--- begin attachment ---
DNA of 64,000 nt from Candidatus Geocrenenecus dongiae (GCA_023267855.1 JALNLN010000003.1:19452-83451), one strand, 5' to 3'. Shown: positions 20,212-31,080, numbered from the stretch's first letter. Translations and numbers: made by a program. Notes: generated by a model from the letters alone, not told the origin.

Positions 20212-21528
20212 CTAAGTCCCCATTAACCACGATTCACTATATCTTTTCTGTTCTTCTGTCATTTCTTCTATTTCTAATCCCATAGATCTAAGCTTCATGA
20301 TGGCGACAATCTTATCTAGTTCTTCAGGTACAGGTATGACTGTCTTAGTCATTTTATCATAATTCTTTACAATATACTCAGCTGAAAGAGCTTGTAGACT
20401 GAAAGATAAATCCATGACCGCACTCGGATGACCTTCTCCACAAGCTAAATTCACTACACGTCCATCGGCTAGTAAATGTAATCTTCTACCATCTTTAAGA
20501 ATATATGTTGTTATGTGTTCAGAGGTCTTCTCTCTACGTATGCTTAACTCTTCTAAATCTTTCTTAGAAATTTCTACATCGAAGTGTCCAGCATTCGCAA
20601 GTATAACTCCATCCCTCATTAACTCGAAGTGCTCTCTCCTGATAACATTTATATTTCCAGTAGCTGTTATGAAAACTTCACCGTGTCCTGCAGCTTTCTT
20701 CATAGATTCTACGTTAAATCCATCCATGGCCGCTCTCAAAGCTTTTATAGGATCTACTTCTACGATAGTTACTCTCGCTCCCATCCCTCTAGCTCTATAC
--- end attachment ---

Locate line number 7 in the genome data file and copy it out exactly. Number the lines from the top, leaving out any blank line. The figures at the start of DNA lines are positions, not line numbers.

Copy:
20601 GTATAACTCCATCCCTCATTAACTCGAAGTGCTCTCTCCTGATAACATTTATATTTCCAGTAGCTGTTATGAAAACTTCACCGTGTCCTGCAGCTTTCTT